I'm a librarian who loves anime, manga, and reading a wide variety of genres.
The series continues to have a bit of an episodic feel, as each chapter has its own “story.” In this volume: Yoshida feels stressed and preoccupied because a cute girl has asked him out; Yoshida gets upset when he learns that Sato isn't a virgin (I had thought he and Sato had had sex already, but apparently not); a heat wave makes everyone feel gross and cranky; Nishida, an openly gay student, confesses his love to Yoshida; and readers get to see more of Torachin and Yamanaka now that they're a couple.
This series has grown on me, even though I still have some issues with it.
I'm glad that Sato seems to have mellowed out some. He's still a secret jerk, but he doesn't mess with Yoshida quite as often as he did in previous volumes, and there were some nice panels of Sato and Yoshida just hanging out and enjoying each other's company. I still wonder if Tanaka ever plans on digging a little deeper, bringing Sato's emotional issues out into the open, and really dealing with them.
One thing I did not like, however, was how Sato acted during the heat wave chapter. He was absolutely awful to Akimoto, Yoshida's overweight friend. He absolutely destroyed the guy in only two sentences. He claimed it was because Akimoto got between him and Yoshida, but I imagine that his own usually hidden feelings of self-hatred and fat phobia played a large part as well. He's gone from being the guy who was bullied when he was fat to the guy who spews hateful words at Akimoto when the heat causes his “nice guy” mask to slip.
I cheered when Yoshida immediately jumped to Akimoto's defense and demanded that Sato apologize. However, Yoshida seemed to forget how awful Sato had been to one of his best friends the instant he realized that Sato was probably just as stressed out by the heat as everyone else. Okay, yes, the heat was making everyone cranky, but only Sato reacted so viciously. I wish Yoshida had continued to be angry at Sato, or given him the cold shoulder.
I enjoyed most of the rest of the volume, though. Nishida, in particular, was a fun new character. He was ridiculously and hilariously kind, at one point simultaneously helping an old lady carry heavy things, catching a thief, saving a little kid's balloon, and saving a drowning puppy. Although Yoshida didn't seriously considering dumping Sato for him, Nishida's wonderfulness did highlight how much more awful of a person Sato tended to be. I'm still waiting for a satisfactory answer (beyond “Sato won't leave him alone”) for why Yoshida continues to go out with Sato.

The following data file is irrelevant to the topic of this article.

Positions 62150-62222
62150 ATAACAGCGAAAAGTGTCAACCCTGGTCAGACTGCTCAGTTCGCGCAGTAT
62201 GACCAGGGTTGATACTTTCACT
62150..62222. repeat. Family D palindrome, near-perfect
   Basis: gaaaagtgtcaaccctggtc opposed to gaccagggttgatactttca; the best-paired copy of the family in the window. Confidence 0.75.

I was thrilled to see more of Torachin and Yamanaka, although the end result wasn't quite as good as I had hoped. Torachin was perfect – the tough guy who's a secret softie. The problem was Yamanaka. Falling in love with Torachin did not cure of him of being a good-looking sleazeball. He and Torachin haven't had sex yet, and he wanted their first time to be good...so he asked Yoshida “Is it okay if I screw you once?” (142) Thankfully, Yoshida gave that proposal the response it deserved.
It sort of helps that both Yoshida and Torachin are aware that the guys they're going out with kind of suck...and yet it doesn't. I want better for both of them.
Oh, one thing I should mention: throughout the series so far, almost all the female characters have been boring rabid boy-chasers. Tsuyako, who made a brief appearance in the first volume and who was basically a female Sato, was one of the few exceptions. Happily, this volume provided readers with another. Inoue was one of the few girls who wasn't afraid of Torachin. She acted as a middleman, asking Torachin for help on behalf of a female classmate, but she also made it clear that he was basically being used and that she wouldn't blame him if he decided to refuse. I liked her attitude and her pragmatism, and I hope she becomes a recurring character.
This time around, the entire volume is devoted to His Favorite. There's a 4-page one-shot in which Nishida and Sato publicly fight over Yoshida (their classmates think they're practicing some kind of comedy skit). There's also a short postscript and one full-color illustration.
(Original review, with read-alikes, posted on A Library Girl's Familiar Diversions.)